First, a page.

Fashioning a Future for "Senator Hillary"
Time and Newsweek Cover Stories, and Dozens of TV
political press found a quick remedy for post-impeachment blahs:
promoting the wife of the impeached man for the U.S. Senate. The
networks devoted more than 20 morning and evening reports and interviews
to "Senator Hillary." CNN’s Inside Politics could have been
called Inside Hillary: in the ten weekdays from February 15 to
26, the show aired 15 full reports and five interviews on her future.
The tone was typically
promotional. On the February 16 Today, NBC’s Andrea Mitchell
asked: "When you are used to being a star like the First Lady, how does
it feel, do you think, to be one of 100?" That night, CBS’s Dan Rather
added an "editor’s note" about Hillary aiming too low: "One of the
arguments reportedly being made to Hillary Clinton by those urging her
to run, is you win a Senate race in New York and you might be in
position to run for President later. Is she thinking about running for
President or Vice President in 2000, instead of for the Senate? No one
in a position to know will say."
Time and Newsweek
both made Hillary their cover girl on March 1, and both devoted nine
pages to her. Time’s Romesh Ratnesar found "political hacks were
salivating at the prospect of a celebrity death match between Clinton
and New York’s imperious Mayor, Rudolph Giuliani — a notion that makes
the state’s Democrats as giddy as 12-year-olds at an N’Sync show."
Ratnesar ended by quoting Robert F. Kennedy: "‘Come my friends, ‘tis not
too late to seek a better world.’ That sort of belief in the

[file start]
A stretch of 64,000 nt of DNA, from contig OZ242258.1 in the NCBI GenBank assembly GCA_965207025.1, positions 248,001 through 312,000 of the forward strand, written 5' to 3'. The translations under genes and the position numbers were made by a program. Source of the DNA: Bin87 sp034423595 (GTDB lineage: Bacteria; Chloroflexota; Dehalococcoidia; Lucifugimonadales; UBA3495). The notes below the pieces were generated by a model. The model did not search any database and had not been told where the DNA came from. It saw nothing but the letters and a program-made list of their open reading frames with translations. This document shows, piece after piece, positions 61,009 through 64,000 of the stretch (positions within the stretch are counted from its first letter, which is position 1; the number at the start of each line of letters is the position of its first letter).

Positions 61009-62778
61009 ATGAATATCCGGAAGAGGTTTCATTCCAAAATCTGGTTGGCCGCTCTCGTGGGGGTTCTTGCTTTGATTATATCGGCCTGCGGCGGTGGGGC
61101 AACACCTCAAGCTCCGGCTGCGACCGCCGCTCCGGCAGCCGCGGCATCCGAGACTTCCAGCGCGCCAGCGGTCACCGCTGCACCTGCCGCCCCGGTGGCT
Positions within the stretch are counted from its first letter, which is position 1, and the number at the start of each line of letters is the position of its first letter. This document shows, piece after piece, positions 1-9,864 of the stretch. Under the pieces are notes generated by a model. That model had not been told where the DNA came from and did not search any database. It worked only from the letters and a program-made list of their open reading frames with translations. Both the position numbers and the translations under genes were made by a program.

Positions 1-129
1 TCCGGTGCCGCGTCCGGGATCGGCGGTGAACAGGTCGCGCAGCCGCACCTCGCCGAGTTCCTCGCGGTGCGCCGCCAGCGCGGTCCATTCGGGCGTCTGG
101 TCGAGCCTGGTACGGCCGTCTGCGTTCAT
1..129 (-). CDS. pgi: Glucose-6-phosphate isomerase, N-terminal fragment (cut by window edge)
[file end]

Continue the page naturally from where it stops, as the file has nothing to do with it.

possibilities of American politics no longer exists. Hillary’s run might
just be a step toward restoring it."
Newsweek’s Evan Thomas
and Debra Rosenberg declared: "In an ironic, Washington-hating age,
Hillary’s sometimes self-righteous dutifulness may seem quaint or hokey,
but to her, public service is still a real and urgent obligation. It has
been since she shone in her Methodist youth group as an earnest
teenager...Her model would be Robert F. Kennedy, who was not so much the
junior senator from New York as a global crusader. Like RFK, she could
make camera lights shine in dark places of neglect. Unlike RFK, Hillary
actually likes the minutiae of policy wonkery." They ended: "She has
always been a strong woman. But she has never had such a golden chance
to show her strength and put it to use, on her own terms."
Newsweek claimed: "Much
of the Washington media establishment would be all too ready to see her
fail." Not from the looks of these reports.
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